Rhyme Time

Oh, the poor rhyming picture book. Love them or hate them, they are a much discussed topic among picture book folk. Some label them outdated, or old fashioned, and some believe they are the only true picture book style. I like to camp somewhere in the middle.

A good rhyming picture book is marvelous, and a bad rhyme is like a new pop-star sans autotune. But how do we tell the difference? I’ll give you some examples.

Dr. Seuss is the most often imitated rhymer, and for good reason. His stories are bouncy and weird and fun to read out loud. The rhyme propels the reader forward building momentum like a bobsled race. You can’t stop mid-line, or even mid-story without feeling like you might cause an 80-word pileup behind. But, as a former colleague once noted, “Dr. Seuss ruined rhyming picture books forever.”

I agree. Dr. Seuss is Dr. Seuss, and you, I am sorry to say, are not. When I read submissions that follow his particular rhyme scheme, I’m not impressed. First of all, I think the author isn’t totally innovative. Second, his texts are long by today’s standards. Have you read the Cat in the Hat lately? It’s 1621 words, and 61 pages, which is about twice as long (in word count and page count) as today’s picture books. It’s also 59 years old this year, so.

My point is that it takes a LOT of words to keep to that rhythm and make it tell a story.

But borrowing an innovator’s style isn’t the worst offense. I also see a lot of submissions which keep to a rhyme scheme, but force the words into an odd, unnatural structure. For instance (made up by me):

The temperature was ten below

But off to school Babs did go

This is a case of rhyme before language, and rhyme before story. In the first line, temperature gives a nice rhythm, but no one actually refers to that word when talking about the subject. Natural English is more likely to use “it” because we don’t talk about anything else being ten below. It’s implied we’re talking about degrees. The second line is completely backward. Babs went off to school is more natural. She did go in this context is nothing anyone would ever say, so please don’t put it, or anything that doesn’t sound the way people speak, in your rhyming text. EVER. (In a better text, this would simply say “It was freezing, but Babs went to school anyway,” saving you three precious words to use later.)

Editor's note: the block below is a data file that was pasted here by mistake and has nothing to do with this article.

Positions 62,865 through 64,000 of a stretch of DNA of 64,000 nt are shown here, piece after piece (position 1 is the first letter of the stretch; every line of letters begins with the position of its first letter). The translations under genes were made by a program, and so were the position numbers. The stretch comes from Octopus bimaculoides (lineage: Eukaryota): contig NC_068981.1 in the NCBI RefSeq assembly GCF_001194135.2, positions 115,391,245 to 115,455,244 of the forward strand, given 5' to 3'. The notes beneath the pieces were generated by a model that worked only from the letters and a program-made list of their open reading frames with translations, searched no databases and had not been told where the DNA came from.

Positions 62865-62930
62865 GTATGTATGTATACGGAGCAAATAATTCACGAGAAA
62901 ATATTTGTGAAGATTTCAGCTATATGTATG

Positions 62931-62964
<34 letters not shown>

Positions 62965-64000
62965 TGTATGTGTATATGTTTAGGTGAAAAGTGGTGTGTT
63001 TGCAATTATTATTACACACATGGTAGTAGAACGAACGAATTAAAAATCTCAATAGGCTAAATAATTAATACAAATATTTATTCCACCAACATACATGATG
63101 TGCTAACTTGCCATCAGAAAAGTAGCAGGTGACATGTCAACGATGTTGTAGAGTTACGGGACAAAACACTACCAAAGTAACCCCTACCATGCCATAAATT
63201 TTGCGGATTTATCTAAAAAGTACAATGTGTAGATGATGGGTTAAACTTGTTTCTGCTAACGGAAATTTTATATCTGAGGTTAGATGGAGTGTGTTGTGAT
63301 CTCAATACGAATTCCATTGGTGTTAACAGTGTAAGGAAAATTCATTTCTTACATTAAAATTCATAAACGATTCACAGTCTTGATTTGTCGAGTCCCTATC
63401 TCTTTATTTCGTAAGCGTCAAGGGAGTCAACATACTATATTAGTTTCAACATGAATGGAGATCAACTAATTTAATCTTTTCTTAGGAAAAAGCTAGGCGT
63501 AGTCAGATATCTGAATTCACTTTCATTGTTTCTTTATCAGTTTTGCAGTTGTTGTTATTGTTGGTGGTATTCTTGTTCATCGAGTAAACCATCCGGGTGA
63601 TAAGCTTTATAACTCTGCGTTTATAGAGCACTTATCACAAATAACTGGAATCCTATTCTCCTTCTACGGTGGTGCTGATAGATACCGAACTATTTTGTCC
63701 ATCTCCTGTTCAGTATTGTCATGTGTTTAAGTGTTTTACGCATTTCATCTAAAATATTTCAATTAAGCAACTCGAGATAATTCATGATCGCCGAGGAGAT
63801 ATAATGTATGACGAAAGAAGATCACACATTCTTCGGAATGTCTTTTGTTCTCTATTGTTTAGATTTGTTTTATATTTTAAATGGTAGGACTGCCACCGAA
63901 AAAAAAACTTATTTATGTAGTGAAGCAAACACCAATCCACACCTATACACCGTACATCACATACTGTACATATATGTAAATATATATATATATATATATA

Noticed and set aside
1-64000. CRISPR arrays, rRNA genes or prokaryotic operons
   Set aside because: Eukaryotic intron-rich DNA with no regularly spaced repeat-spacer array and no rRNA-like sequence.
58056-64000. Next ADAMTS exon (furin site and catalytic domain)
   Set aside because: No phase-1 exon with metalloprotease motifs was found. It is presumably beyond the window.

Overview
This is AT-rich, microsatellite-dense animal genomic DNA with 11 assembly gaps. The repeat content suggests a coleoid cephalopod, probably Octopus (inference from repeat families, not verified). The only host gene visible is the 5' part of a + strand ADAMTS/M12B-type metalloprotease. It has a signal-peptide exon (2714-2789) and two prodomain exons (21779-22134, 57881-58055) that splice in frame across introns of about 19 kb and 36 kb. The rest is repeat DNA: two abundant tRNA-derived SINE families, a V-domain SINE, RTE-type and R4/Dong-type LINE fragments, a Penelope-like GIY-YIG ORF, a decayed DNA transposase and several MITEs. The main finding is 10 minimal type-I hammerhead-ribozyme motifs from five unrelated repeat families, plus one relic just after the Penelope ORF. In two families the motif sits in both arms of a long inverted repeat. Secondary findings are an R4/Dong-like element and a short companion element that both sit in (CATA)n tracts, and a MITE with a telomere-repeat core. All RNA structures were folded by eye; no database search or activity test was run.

So what makes good rhyme then? Ah, the million dollar question. I have been thinking about this a lot. We live in an age of innovation in music, and why shouldn’t that carry over into our texts as well? Why write a plodding ABAB phrase when you can get jiggy? Seems like the whole world has been listening to Hamilton (whose creator won a MacArthur Genius Grant, just sayin’) because it’s thrilling. It’s fresh and cool and mind-blowing. Why shouldn’t picture books do that too? Hip hop isn’t the niche it once was, and authors can find inspiration in how it’s put together. Go back and read your beat poetry collections from college. Or read new poetry for inspiration.

Here are some examples of recent rhyming texts which are doing it right:

I Stink! (the whole series) by Kate McMullan and Jim McMullan

Stick and Stone by Beth Ferry and Tom Lichtenheld

Some Bugs by Angela DiTerlizzi and Brendan Wenzel

Counting Crows by Kathi Appelt and Rob Dunlavy

Skippyjon Jones (the whole series) by Judy Schachner

Iggy Peck, Architect by Andrea Beaty and David Roberts

These texts tell a story using rhyme in some way, but come at it with syncopation and a jazzy sensibility. Or they use really modern language in fun, off-kilter ways. Because of that, they feel new and interesting and original. Do all rhyming texts need to be that way? Not really. For example, a bedtime book probably needs to be more regular and soothing.

Many editors say they won’t even consider rhyming books. If you’re just getting your feet wet in picture books, I generally advise staying away from rhyme. Picture books are the hardest thing in the world to write, so why give yourself the added challenge of rhyme? But if you’re up to it, dig in. Don’t rhyme because you think you have to. Do it because you want to write a powerful, tantalizing rhyme that will make an agent or editor dance. Be the exception to the rule.

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